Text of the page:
Lawyers say 21 Savage granted release on bond: 'He won his freedom'

ATLANTA — She'yaa Bin Abraham-Joseph, also known as 21 Savage, was granted release on bond Tuesday, according to his lawyers, Charles H. Kuck, Diana LaPolt and Alex Spiro.

According to a Facebook post by his lawyers, 21 Savage was granted bond pending a deportation hearing. He remains in the Irwin Detention Center in Ocilla pending processing.

Kuck said bond will be posted first thing in the morning and he will be released them.

Kuck, LaPolt and Spiro wrote on Facebook:

"For the past 9 long days, we, on behalf of She’yaa Bin Abraham-Joseph, known to the world as 21 Savage, have been speaking with ICE to both clarify his actual legal standing, his eligibility for bond, and provide evidence of his extraordinary contributions to his community and society. "

"In the last 24 hours, in the wake of the Grammy Awards at which he was scheduled to attend and perform, we received notice that She’yaa was granted an expedited hearing. Today, 21 Savage was granted a release on bond. He won his freedom." 

The Atlanta-based rapper has been held by Immigration and Customs Enforcement (ICE) since Feb. 3. ICE officials said Savage is a United Kingdom national and has been living in the country illegally since 2016.

The 26-year-old has claimed to be from Atlanta and has long been considered a local act.


The law firm representing 21 Savage, Kuck Baxter Immigration LLC, thanked the rapper's fans on his behalf on their Facebook page:

"21 Savage asked us to send a special message to his fans and supporters—he says that while he wasn’t present at the Grammy Awards, he was there in spirit and is grateful for the support from around the world and is more than ever, ready to be with his loved ones and continue making music that brings people together."

For the past 9 long days, we, on behalf of She’yaa Bin Abraham-Joseph, known to the world as 21 Savage, have been...

Posted by Kuck Baxter Immigration LLC on Tuesday, February 12, 2019

Channel 2's Kristen Holloway was in front of immigration court Tuesday when supporters rallied for his release.

A petition to release the rapper was signed by 450,000 people and placed in twenty boxes, which were delivered to the front gate of immigration court.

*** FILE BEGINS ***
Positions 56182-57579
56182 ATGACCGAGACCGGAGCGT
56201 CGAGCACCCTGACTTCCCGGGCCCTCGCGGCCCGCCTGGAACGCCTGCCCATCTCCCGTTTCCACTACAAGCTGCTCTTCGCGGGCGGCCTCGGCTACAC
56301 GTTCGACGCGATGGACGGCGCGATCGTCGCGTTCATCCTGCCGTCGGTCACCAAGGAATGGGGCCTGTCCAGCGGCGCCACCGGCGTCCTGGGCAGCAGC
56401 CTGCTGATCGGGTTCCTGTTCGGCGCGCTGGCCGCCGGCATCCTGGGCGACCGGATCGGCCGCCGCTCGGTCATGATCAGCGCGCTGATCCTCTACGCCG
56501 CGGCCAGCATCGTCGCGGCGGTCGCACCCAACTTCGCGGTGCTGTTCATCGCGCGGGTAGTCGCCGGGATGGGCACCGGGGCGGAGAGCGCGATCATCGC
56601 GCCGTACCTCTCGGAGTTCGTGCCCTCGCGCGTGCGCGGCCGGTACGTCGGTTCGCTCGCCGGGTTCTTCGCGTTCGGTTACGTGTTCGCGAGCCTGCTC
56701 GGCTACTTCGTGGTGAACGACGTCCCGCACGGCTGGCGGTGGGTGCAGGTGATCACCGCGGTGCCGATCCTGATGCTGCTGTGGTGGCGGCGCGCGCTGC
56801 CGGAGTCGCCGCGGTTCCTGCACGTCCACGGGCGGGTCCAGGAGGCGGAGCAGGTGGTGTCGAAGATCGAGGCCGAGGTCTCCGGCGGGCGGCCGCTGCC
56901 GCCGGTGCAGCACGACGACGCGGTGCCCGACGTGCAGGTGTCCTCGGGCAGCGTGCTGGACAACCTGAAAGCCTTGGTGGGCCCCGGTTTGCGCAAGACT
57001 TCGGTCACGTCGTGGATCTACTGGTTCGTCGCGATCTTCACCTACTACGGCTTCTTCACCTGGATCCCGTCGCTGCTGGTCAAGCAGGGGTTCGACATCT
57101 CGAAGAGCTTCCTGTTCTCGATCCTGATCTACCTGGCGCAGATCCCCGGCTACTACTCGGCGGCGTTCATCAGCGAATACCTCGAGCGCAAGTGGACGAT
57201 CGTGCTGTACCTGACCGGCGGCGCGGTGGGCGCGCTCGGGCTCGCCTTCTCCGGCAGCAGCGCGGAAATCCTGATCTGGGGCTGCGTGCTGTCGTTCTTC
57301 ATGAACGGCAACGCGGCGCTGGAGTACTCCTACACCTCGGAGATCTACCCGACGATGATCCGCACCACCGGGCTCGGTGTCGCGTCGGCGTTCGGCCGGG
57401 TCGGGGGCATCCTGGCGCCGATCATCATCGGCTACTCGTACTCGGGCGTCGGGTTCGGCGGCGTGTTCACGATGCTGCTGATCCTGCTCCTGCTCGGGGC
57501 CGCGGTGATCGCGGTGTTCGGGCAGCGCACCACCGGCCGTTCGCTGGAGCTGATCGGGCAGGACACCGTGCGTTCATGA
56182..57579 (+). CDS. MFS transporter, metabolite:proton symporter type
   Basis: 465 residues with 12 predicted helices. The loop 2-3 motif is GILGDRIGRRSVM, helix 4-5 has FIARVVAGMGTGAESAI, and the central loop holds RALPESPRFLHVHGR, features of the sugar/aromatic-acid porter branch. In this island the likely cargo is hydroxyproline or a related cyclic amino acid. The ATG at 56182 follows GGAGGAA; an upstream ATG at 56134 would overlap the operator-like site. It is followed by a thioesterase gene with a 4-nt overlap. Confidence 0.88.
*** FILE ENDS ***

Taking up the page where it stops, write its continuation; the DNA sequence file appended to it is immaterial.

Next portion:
Organizers said the rally was about more than 21 Savage.

"The thing that bothers me the most is that we’re tearing people a part from their families," Clarise McCants said. McCants is the Criminal Justice Campaign Director for Color of Change, the organization that helped organize the rally. She, like others at the rally, believe 21 Savage is being held unjustly.

'A lot of black immigrants across the country are facing this same problem of coming in contact with law enforcement and then immediately being detained and put into proceedings for deportation," McCants said. "We must figure out a way to provide people with what they need to be able to thrive and be with their families. We can not continue to separate people from their families and communities."


After 21 Savage's arrest, federal agents told Channel 2 Investigative Reporter Mark Winne

“U.S. Immigration and Customs Enforcement (ICE) arrested unlawfully present United Kingdom national Sha Yaa Bin Abraham-Joseph AKA '21 Savage' during a targeted operation with federal and local law enforcement partners early Sunday in metro Atlanta. Mr. Abraham-Joseph was taken into ICE custody as he is unlawfully present in the U.S. and also a convicted felon. Mr. Abraham-Joseph initially entered the U.S. legally in July 2005, but subsequently failed to depart under the terms of his nonimmigrant visa and he became unlawfully present in the U.S. when his visa expired in July 2006. In addition to being in violation of federal immigration law, Mr. Abraham-Joseph was convicted on felony drug charges in October 2014 in Fulton County, Georgia."

His lawyers said the rapper has never hid his immigration status from the U.S. government and filed for a U Visa in 2017.

They have previously said the 26-year-old rapper was brought to the U.S. when he was 7 and his legal status expired in 2006 through no fault of his own.